“Brain codes” represent these deleterious effects of sustained elevated ICP. Similar to cardiopulmonary conditions such as tension pneumothorax or cardiac tamponade, brain codes must be treated by relieving the obstructing entity (i.e. decrease ICP) while ensuring adequate perfusion (i.e. maintain MAP). Brain codes can be thought of as obstructive shock of the CNS.
Etiologies of Elevated ICP
Diagnosis of Elevated ICP
Gold Standard: invasive ICP monitor (e.g. extra-ventricular drain, bolt monitor) – often not available in initial phase of care.
History: limited evidence, often patients unable to provide history as they have altered mental status. Classic symptoms include headache, vomiting and visual changes.
Physical Exam and Imaging: a recent meta-analysis by Fernando et al. examined the accuracy of different non-invasive (physical exam, CT or MRI) methods compared to invasive ICP monitor for adult patients with suspected elevated ICP (11). They found that no single non-invasive finding was diagnostic in isolation, whether to rule in or rule out elevated ICP. However, the following signs have diagnostic value:
- Any pupillary dilation is highly specific
- Absence or compression of basal cisterns on CT is highly sensitive
- Significant midline shift of >10 mm on CT is highly specific
Ultrasound: several bedside ultrasound techniques have gained popularity for diagnosing elevated ICP.
- Transcranial doppler, which involves measuring blood flow velocity in cerebral vessels via bone windows (e.g. temporal) in the cranium, was shown by Fernando et al. to have limited area under the curve (AUC 0.55-0.72 for pulsatility index, AUC 0.85 for arterial blood pressure), and requires further investigation before clinical application (11).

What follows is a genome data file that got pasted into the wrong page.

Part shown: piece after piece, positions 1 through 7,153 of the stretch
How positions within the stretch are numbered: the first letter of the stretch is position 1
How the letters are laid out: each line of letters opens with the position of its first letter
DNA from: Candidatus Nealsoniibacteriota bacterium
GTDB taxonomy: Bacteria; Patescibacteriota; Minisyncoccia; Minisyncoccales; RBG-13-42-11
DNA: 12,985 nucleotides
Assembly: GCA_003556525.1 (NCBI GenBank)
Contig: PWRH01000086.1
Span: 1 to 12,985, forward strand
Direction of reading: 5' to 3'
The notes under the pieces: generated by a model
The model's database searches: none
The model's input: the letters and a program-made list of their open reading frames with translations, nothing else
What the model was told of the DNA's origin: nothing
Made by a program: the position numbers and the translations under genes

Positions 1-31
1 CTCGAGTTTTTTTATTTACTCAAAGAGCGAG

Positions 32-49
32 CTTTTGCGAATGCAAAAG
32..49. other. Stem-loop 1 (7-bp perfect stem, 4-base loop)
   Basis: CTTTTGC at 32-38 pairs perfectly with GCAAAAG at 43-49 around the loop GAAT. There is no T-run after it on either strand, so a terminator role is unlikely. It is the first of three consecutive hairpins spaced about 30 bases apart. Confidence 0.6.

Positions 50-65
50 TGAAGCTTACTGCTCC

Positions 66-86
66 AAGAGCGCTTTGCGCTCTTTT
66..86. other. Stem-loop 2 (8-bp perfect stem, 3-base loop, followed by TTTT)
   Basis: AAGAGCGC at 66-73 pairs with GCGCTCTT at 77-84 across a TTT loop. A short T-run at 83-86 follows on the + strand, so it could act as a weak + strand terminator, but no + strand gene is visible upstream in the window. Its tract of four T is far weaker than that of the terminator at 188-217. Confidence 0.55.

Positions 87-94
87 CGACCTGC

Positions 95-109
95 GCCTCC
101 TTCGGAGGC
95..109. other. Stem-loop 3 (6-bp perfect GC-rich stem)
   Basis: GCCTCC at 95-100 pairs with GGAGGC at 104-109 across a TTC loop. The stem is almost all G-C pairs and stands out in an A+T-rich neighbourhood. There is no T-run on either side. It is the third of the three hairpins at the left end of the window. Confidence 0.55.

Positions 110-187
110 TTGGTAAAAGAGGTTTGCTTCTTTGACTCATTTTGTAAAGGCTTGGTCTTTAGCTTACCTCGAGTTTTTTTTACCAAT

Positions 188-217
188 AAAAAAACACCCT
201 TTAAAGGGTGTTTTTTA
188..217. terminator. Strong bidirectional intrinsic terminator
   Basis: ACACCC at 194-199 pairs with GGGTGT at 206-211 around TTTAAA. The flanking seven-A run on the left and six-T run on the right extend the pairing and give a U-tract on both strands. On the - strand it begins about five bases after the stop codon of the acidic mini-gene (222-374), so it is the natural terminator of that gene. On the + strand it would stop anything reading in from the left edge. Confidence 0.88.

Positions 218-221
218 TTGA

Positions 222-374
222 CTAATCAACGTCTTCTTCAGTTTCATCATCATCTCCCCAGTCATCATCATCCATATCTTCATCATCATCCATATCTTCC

- Optic nerve sheath diameter (ONSD), measured 3 mm behind the globe via ocular ultrasound, had a better AUC of 0.94 among 10 studies included in Fernando et al’s meta-analysis. However, the constituent studies used a variety of cut-offs for the diameter.
- Another meta-analysis similarly found high sensitivity and specificity (12). However, they did not limit comparison to the gold standard of invasive ICP monitor. These results should therefore be interpreted with caution.
- Taking these two meta-analyses together, and without consensus on an ideal cut-off nor a large, prospective trial with a gold standard comparator, ONSD cannot be recommended for the diagnosis of elevated ICP at this time.
In this post, Dr. Kareemi described the pathophysiology of elevated ICP according to the Monro-Kellie Doctrine, and explained the deletirious effects or ‘brain codes’ of sustained elevated ICP that include cerebral hypoperfusion and ischemia. This post also reviewed and compared available diagnostic options: invasive ICP monitoring (gold standard), CT head findings, physical exam and pupillary dilatation, transcranial doppler and optic nerve sheath diameter. The takeaway: diagnosing elevated ICP requires multiple non-invasive signs, and we should not necessarily wait for the CT to initiate treatment. Part 2 will cover the guidelines and approach to management of elevated ICP, stay tuned!